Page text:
As a result, discipline was curtailed. In order to discipline a student, tons of documentation were required, plus teachers were told directly or were subtly pressured to avoid sending students for punishment so that the school’s image would be untarnished. Arrests plummeted, but the behavior did not change. Instead, a culture of leniency took hold.
The fourth part of the book is about the “Fight to #Fixit.” Pollack and his group fought hard to get their school board candidate elected. They believed that he was the perfect choice to change the Broward schools, and they explained to voters how the school district had failed, covered up its failure, and was not taking school safety seriously.
Even in the wake of the murders, the Broward residents did not vote those responsible out of office. The complacency of the Broward officials was only overshadowed by the apathy of the broader community that refused to hold these officials accountable.
Pollack made his point: The sacrifices of the murdered and injured victims were ignored and the current student population would now more likely be exposed to further, preventable risk. A dangerous precedent had been set.
Pollack’s friend Ann Miller said, “We hear about school shootings and external threats, but as horrific as they are, if you take the cumulative effect, I think that it pales in comparison to the daily instances of bullying, assaults, and violence that occur in every school across the country.”
Readers, beware. What happened in Broward County could happen elsewhere. Those victimized in the Parkland shooting acted as canaries in the coal mine. Laura Ingraham, an American conservative who is currently a television host on Fox News, expressed it well when saying, “By turning Broward schools and those across the nation into these social justice petri dishes, they may have facilitated a lunatic.” She said that many schools across the nation have already been turned into social justice petri dishes. Constant vigilance is needed to stop the politically correct policies from ruining the school near you.
Don’t Let Our Children Down
As a retired teacher of 45 years, I can attest that schools are changing. I am utterly disheartened by the simplistic thinking of faceless bureaucrats who embrace detrimental policies or who are more concerned with reputation than children’s lives. When, for example, did discipline become a form of abuse? Effective discipline helps children learn to control their behavior.
The PROMISE program has proven itself to be ineffectual because it hasn’t been used in addition to punishment but usually as a substitute. Remember that school punishments—that is, suspensions and expulsions—are only authorized for serious matters such as alcohol-related incidents, assault, using threat, drugs, bullying, and so on. These serious issues should not be ignored or covered up.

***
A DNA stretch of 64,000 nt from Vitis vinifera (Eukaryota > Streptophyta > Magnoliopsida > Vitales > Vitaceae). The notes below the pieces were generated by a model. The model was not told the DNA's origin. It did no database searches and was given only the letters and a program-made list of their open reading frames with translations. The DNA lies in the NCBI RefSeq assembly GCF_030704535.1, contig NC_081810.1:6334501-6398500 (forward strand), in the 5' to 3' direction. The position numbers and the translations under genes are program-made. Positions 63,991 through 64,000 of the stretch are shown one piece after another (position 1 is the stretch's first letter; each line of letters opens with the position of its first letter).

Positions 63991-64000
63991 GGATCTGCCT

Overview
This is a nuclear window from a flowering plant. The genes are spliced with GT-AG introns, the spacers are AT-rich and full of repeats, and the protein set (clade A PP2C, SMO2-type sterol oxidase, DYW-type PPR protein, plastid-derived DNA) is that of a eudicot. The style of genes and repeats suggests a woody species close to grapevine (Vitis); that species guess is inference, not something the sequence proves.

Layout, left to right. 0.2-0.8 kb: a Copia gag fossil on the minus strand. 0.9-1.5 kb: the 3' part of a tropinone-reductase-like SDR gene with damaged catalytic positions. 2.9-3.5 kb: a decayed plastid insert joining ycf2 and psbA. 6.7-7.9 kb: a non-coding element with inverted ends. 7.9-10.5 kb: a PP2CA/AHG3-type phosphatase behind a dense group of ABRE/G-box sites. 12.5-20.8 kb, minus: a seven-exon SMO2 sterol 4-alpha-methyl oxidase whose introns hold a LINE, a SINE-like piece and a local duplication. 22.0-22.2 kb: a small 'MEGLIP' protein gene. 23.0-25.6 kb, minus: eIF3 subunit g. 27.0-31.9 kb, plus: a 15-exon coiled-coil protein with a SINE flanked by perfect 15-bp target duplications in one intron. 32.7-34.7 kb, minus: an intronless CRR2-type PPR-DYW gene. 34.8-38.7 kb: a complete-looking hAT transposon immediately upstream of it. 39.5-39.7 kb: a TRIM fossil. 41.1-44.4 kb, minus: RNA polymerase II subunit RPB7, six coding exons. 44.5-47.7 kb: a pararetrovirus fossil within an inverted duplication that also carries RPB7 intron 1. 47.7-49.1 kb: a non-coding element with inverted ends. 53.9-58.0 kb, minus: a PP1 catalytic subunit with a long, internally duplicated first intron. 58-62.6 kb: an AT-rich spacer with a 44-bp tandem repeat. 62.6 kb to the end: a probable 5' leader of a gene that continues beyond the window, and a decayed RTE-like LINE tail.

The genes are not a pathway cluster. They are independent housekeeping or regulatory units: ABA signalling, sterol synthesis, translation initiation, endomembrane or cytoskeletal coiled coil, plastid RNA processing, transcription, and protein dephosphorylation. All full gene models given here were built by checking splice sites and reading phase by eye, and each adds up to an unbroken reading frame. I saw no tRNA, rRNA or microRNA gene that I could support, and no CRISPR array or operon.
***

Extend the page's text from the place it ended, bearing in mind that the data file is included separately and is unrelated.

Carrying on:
Yet teachers, who next to parents care most about their pupils, are being called racist when they write referrals on students outside their race—a complete betrayal of common sense!
True nondiscriminatory policies would treat all children equally. What about having a standard that all children can live up to, rather than saying that all black children are victims and can’t rise above their circumstances? A policy that treats students of one race one way and others differently is a policy that promotes rather than diminishes the racial divide.
What about Martin Luther King Jr.’s dream that this nation would judge people not by the color of their skin but by the content of their character? Have we completely abandoned this worthy goal?
This book needs to be read. Will it? Because the authors do not blame guns, because the authors look at the bureaucratic illnesses that allow a damaged child to hurt other children, because the authors take issue with a policy that hides discrimination behind a mask of justice, this book isn’t getting the kind of coverage it deserves.
Nonetheless, this book needs to be read.
‘Why Meadow Died: The People and Policies That Created The Parkland Shooter and Endanger America’s Students’
Andrew Pollack and Max Eden
Post Hill Press
336 pages, hardcover
Linda Wiegenfeld suggests the following nonpolitical website to learn more about children’s safety. It is called Americans for Children’s Lives and School Safety.
She can be reached for comments or suggestions at LWiegenfeld@aol.com